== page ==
Warren Miller has enjoyed a lengthy career putting out movies that highlight skiing, and has been filming skiing (and snowboarding, as we see in some segments here) for fifty years (hence the title.) This particular documentary offers a mixture of Miller's early 8mm ski footage (including archive footage of Marilyn Monroe skiing) and modern day clips of athletes like famed olympic athlete Jonny Moseley.
The documentary, which is narrated by Miller, goes to various locations around the world in order to capture some skiing and snowboarding footage that, to offer a compliment, is often IMAX-level in quality. Edited quite superbly and shot with an excellent sense of composition, the footage highlights the grace and skill of the athletes shown, while also managing to work in a substancial amount of the often stunning background scenery.
As for the scenery, Miller's film takes audiences around the world, with scenes filmed in Alaska, BC, Colorado and Ecuador, among others. Accompanying the impressive footage is a soundtrack that's perfectly chosen - we get a mixture of ska, pop and rock, including such artists as the Dave Matthews Band. The music may be a bit more low-key than the music in most of these kinds of sports films today (see "Ultimate X"), but it's very enjoyable and works so well with each scene that I occasionally pondered that I couldn't imagine better choices. Miller's narration is mostly excellent, as well.
While most of the footage revolves around skiing or snowboarding, Miller's "Fifty" takes some fun breaks, including a series of hilarious bloopers and the occasional goofy look at the behind-the-scenes of filming. There's a genuine sense of fun that runs throughout the flick, and it gave the proceedings an additional boost of energy. I think the best compliment that I could offer in regards to this feature is that, coming from someone who knows very little about skiing, I found myself involved throughout, not checking my watch once.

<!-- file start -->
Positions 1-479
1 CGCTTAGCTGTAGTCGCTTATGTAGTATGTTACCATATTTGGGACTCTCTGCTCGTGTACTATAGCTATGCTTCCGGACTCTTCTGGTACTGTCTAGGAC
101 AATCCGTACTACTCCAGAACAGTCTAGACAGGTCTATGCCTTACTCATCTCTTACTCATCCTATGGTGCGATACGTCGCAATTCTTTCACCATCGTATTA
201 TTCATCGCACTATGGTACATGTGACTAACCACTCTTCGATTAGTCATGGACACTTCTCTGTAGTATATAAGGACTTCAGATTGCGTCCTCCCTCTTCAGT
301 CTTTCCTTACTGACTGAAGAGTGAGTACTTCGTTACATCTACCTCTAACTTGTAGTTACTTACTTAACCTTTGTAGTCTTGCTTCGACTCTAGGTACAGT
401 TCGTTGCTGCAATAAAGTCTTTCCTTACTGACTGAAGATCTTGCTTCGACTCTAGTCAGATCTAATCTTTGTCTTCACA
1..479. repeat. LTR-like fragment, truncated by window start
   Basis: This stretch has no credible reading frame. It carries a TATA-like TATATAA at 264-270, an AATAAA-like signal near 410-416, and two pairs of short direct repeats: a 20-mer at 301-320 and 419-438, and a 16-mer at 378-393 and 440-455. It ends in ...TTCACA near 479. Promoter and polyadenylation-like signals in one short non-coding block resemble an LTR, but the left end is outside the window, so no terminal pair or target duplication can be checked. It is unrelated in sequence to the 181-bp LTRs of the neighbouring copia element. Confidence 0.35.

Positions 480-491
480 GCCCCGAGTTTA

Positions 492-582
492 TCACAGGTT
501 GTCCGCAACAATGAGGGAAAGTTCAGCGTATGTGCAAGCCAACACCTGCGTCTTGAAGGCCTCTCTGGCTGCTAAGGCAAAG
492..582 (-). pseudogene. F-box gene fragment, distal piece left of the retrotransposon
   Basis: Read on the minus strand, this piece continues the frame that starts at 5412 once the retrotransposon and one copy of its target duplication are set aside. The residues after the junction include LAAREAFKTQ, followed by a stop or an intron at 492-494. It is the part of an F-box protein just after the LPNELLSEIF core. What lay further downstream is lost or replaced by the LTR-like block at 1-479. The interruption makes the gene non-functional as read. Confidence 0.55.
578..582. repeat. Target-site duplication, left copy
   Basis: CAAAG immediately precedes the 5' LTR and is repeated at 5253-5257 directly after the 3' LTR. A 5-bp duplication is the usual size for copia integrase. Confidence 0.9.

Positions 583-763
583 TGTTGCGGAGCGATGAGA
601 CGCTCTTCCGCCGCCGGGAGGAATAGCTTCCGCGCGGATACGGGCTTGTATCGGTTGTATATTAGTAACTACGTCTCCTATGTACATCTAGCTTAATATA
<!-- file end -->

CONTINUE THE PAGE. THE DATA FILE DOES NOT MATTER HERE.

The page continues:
VIDEO: Shout Factory presents "Fifty" in its original aspect ratio of 1.33:1 full-frame. The presentation is largely excellent, although understandably, some of the archive footage is in pretty poor shape. As for the newer footage, sharpness and detail are often exceptional, as the picture (aside from some wide shots) appeared sharp and quite well-defined.
I've already discussed the condition of the archive footage, which does appear quite worn at times, but in terms of the new material, the only issue was the presence of some slight shimmer at times. Colors appeared bright and well-saturated, with no smearing or other concerns.
SOUND: The Dolby Digital 5.1 soundtrack is enjoyable, with the rear speakers providing reinforcement for the tunes on the soundtrack. Keep in mind that the 2.0 version of the soundtrack is the default option for some reason, so change it prior to starting the show.
EXTRAS: An excellent "making of" (19 minutes) that discusses how the film crew was able to shoot all of the impressive footage, despite not having a large crew or budget. There's also some additional behind-the-scenes stories and clips, as well. Finally, there's also the trailer.
Final Thoughts: It's definitely saying something that, despite not knowing much about skiing, I defintely enjoyed this movie a great deal. Miller's crew capture some remarkable footage and the stops at different locations around the world are fun to see. Shout Factory provides a fine DVD, with good audio/video quality, and a couple of supplements. Recommended.